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I am running Git on OSX Mavericks and have not had issues until now. What has changed is that I'm trying to use two Github accounts on different repos on the same computer.

The problem is that the osx-keychain is storing the login information from my first account. That was terrific before, but whenever I try to commit or push from my new Github account, it is defaulting to use the keychain's username and password values, and ignoring the locally-defined git config (or even global git config!) files.

I can delete my osx-keychain, and then push to the new account, but in doing so it will create a new keychain for that account, which puts me back at square one: able to push to my secondary account with the new keychain values but locked out of my primary account.

So I'm stuck in an "either-or" situation, and I'm really hoping there's a "both" solution. Any help?

P.S. I have tried this solution, and it did not work, as the osx-keychain appeared to override the SSH Identity functionality

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If you are using https url, then the solution you mention wouldn't have any effect: it is for multiple ssh keys.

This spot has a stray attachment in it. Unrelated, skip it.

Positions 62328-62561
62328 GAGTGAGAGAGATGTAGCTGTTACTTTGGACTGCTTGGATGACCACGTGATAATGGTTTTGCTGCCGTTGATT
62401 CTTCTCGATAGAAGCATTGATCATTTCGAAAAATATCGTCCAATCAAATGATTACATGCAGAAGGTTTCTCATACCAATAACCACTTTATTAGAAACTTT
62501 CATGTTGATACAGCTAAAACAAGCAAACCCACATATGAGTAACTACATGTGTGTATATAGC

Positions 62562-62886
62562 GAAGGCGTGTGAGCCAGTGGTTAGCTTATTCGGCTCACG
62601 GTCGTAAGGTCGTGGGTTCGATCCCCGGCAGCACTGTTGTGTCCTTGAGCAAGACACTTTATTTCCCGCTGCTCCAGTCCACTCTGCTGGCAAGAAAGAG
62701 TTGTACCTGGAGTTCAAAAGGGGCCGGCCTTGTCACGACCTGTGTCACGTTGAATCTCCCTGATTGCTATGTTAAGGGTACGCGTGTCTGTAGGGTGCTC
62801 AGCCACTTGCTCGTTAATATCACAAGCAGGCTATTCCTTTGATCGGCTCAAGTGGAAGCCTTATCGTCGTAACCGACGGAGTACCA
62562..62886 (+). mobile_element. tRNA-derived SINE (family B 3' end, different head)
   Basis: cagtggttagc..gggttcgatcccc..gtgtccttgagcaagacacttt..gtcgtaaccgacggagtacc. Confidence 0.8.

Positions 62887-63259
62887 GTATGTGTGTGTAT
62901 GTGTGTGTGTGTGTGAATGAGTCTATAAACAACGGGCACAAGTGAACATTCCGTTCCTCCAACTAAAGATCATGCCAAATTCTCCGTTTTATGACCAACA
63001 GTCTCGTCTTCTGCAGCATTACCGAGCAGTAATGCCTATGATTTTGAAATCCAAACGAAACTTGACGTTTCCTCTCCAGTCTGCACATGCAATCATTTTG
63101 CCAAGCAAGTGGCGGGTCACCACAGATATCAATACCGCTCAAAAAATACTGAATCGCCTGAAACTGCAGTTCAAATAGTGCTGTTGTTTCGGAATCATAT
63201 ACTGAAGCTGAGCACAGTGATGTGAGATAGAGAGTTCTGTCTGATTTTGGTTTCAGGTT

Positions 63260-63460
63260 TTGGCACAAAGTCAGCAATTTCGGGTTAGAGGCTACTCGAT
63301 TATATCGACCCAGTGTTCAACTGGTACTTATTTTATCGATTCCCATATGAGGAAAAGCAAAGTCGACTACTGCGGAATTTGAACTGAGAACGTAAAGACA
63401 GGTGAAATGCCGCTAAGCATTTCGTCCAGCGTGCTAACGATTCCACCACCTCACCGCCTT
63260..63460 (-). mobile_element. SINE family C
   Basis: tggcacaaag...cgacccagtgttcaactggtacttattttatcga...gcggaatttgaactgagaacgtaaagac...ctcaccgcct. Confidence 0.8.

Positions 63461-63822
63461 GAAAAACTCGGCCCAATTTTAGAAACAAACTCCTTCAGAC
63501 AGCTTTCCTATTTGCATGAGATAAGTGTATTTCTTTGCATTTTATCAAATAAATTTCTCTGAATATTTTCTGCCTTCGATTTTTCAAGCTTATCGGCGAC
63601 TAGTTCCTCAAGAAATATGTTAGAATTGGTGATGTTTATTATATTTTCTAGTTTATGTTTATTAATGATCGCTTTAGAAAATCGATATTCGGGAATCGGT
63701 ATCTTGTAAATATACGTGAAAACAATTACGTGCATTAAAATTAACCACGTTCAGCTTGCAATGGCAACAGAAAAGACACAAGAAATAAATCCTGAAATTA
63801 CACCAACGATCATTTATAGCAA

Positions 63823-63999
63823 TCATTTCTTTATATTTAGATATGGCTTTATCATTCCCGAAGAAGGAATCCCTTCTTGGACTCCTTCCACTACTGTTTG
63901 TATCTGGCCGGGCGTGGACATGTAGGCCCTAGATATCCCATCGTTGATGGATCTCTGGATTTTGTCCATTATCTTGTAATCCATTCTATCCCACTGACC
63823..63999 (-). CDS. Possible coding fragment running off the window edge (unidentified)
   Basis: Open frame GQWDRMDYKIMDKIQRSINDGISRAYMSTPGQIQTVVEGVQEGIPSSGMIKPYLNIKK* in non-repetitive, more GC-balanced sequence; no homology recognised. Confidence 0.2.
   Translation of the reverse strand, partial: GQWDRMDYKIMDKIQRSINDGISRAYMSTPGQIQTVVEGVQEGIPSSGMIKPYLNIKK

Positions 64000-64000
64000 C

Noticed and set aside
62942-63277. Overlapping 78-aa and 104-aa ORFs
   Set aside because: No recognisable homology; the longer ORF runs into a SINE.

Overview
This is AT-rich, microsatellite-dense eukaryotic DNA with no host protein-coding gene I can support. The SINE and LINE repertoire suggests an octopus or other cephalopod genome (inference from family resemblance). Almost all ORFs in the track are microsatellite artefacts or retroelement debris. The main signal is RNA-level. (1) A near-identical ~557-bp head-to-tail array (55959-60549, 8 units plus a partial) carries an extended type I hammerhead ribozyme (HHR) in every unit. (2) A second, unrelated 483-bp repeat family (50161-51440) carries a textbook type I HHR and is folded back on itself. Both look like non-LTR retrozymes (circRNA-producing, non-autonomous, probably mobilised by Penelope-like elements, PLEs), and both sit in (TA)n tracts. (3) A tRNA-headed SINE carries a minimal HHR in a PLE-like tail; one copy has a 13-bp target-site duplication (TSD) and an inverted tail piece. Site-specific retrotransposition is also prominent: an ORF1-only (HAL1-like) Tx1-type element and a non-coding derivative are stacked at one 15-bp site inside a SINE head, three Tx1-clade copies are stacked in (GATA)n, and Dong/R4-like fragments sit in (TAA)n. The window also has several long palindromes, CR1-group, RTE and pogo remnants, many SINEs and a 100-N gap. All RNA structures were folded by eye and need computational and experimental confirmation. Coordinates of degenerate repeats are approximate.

Regarding https, this question mentions a few solutions, including:

  • By default gitcredentials only considers the domain name.
    If you want git to consider the full path (e.g. if you have multiple GitHub accounts), set the useHttpPath variable to true, as described at gitcredentials.
    Note that changing this setting will ask your credentials again for each URL.

By default, Git does not consider the "path" component of an http URL to be worth matching via external helpers.
This means that a credential stored for https://example.com/foo.git will also be used for https://example.com/bar.git.
If you do want to distinguish these cases, set this option to true.

Also, make sure your https url incudes your account name:

git clone https://user1@github.com/auser/aprojectX
git clone https://user2@github.com/auser/aprojectY

That will help a credential helper to known which account/password it should be looking for.

Finally, the authentication you are using for accessing a git repo hosting service has nothing to do with:

git config (--global) user.name

That last config is only for setting the author associated with your local commits.
It is not for selecting the account used to access a remote hosting website.

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    Account name in the clone url saved the day.. thank you
    – pravin
    May 5 '20 at 16:00

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